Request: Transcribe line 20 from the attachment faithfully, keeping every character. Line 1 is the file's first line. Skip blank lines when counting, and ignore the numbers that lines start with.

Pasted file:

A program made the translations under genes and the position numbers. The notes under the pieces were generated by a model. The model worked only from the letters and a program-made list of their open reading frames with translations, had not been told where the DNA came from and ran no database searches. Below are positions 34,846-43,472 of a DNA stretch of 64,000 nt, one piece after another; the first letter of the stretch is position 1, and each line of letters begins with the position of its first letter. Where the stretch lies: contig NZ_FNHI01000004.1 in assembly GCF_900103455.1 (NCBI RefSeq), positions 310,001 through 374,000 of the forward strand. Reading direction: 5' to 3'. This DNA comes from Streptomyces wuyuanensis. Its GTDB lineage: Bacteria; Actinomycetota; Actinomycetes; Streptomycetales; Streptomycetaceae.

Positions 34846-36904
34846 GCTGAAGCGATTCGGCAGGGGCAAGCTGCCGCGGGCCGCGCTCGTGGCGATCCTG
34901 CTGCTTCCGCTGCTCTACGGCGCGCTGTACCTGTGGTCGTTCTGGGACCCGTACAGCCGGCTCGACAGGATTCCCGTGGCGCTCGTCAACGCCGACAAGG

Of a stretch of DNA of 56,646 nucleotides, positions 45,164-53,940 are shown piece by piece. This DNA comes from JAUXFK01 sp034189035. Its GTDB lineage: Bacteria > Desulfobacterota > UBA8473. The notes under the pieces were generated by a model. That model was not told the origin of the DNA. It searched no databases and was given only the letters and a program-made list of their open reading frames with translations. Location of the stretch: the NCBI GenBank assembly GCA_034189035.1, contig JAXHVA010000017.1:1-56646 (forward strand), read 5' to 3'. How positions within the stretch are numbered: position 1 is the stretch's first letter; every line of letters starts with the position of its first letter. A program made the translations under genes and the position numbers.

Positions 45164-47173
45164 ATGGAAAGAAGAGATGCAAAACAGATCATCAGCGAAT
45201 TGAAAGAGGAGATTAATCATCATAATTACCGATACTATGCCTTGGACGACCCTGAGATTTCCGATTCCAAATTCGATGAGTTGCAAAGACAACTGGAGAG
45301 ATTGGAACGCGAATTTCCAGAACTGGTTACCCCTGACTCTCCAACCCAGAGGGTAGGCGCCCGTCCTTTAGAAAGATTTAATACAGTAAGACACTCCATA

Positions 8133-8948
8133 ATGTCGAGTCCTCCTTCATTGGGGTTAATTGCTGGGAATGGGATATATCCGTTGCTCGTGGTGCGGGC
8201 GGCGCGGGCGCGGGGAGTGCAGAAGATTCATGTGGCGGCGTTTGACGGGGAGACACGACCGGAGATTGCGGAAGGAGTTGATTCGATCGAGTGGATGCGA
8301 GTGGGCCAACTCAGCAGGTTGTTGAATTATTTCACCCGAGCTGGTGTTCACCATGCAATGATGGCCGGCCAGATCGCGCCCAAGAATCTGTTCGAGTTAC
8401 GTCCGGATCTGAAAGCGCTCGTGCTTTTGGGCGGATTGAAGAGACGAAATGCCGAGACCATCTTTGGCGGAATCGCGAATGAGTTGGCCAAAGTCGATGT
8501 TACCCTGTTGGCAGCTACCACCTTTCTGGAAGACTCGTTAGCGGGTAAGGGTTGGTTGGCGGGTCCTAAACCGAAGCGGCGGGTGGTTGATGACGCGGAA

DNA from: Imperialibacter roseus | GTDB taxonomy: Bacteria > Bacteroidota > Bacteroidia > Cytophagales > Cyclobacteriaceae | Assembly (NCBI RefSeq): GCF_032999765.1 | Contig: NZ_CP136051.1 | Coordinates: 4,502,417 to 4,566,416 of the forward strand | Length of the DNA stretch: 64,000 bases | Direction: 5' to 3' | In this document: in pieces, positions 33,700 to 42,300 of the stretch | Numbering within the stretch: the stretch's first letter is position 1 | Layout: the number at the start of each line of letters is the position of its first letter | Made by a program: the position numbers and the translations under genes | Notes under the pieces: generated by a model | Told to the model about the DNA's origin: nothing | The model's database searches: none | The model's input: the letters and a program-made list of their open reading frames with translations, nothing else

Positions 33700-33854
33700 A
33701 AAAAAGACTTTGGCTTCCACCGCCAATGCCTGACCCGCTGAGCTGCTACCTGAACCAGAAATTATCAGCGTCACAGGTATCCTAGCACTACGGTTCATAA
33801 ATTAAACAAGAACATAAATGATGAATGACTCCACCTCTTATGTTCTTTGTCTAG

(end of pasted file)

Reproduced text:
33801 ATTAAACAAGAACATAAATGATGAATGACTCCACCTCTTATGTTCTTTGTCTAG